In his 1995 Baupost Group Letter, Seth Klarman concluded that it is not possible to reliably predict when difficult times will occur and that the cost of performing well in bad times can mean relative underperformance in good times. Here’s an excerpt from the letter:
Dangerous lessons are being learned by many investors. Warren Buffett has pointed out that legitimate theories frequently lie at the root of financial excesses; good ideas are simply carried too far.
Today, virtually everyone “knows” that over the long-run, stocks will outperform other investment alternatives. Of course, almost no one thought of this as the market made cyclical lows in 1974 and 1982.
So after a record-setting thirteen year bull market, proponents of this viewpoint are ignoring the high price they must now pay to purchase equities.
Another dangerous notion is that dips in the market always represent buying opportunities. We firmly believe that one of Baupost’s biggest risks, and, needless to say, that of other investors, is that we will buy too soon on the way down.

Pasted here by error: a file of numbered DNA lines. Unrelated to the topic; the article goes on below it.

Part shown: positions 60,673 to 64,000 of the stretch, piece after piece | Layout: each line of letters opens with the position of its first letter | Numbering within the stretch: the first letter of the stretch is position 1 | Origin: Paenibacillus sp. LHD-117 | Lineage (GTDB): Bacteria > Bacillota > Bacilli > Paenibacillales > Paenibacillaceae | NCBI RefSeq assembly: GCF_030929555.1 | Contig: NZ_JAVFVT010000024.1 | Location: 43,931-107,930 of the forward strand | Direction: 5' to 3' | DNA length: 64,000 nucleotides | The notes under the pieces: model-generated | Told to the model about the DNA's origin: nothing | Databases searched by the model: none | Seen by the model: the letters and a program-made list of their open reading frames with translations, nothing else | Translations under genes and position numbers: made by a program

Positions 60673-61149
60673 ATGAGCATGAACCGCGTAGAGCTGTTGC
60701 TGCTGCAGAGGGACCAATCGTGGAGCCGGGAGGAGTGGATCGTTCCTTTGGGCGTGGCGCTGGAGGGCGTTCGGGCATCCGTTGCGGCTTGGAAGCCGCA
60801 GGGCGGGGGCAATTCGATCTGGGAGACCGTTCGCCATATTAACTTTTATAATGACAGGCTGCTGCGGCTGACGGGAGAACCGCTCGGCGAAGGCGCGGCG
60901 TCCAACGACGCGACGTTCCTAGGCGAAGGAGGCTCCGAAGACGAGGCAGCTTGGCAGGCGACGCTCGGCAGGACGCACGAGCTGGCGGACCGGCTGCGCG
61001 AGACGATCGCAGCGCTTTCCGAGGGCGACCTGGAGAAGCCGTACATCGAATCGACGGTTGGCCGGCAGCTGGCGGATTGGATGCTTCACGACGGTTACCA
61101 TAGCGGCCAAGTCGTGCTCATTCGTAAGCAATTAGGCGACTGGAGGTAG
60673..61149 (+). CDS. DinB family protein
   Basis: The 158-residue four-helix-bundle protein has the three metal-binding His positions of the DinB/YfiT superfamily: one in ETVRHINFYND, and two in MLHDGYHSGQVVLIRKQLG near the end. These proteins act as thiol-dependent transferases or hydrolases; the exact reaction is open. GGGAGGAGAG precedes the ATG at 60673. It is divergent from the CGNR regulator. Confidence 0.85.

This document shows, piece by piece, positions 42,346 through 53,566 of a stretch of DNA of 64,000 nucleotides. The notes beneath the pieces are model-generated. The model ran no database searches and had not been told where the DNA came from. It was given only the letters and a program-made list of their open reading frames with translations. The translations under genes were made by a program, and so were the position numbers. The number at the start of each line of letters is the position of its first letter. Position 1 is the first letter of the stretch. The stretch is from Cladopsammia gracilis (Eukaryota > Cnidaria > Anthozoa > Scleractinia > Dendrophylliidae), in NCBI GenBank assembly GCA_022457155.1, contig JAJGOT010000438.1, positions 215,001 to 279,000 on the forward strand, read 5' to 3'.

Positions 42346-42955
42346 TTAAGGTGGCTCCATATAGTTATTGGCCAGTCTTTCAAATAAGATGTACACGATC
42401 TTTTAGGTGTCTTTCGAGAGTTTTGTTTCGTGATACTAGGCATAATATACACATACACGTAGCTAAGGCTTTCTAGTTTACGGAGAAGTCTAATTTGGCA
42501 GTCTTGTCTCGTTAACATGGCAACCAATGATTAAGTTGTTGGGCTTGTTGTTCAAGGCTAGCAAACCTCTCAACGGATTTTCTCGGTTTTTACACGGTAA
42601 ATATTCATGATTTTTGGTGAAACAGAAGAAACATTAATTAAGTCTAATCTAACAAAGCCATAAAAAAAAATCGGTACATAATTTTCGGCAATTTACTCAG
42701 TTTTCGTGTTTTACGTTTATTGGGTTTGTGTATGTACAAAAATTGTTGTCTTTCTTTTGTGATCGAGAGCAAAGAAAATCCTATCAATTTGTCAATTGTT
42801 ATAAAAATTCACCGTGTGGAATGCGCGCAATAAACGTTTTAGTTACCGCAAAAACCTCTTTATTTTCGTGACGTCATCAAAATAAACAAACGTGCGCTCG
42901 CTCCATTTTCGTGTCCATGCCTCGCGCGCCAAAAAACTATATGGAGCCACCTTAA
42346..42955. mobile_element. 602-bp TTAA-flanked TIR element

Sometimes cheap stocks become a whole lot cheaper; it simply hasn’t happened lately. (And when that happens, expensive stocks will fare far worse.)
We have said before and will repeat here that you do not really need Baupost to invest your money in bull markets.
An index fund could likely perform better. The true investment challenge is to perform well in difficult times. It is unfortunately not possible to reliably predict when those times might be. The cost of performing well in bad times can be relative underperformance in good times.
We have always judged that a worthwhile price to pay.
You can read the entire 1995 letter amongst a collection of Baupost Letters here:
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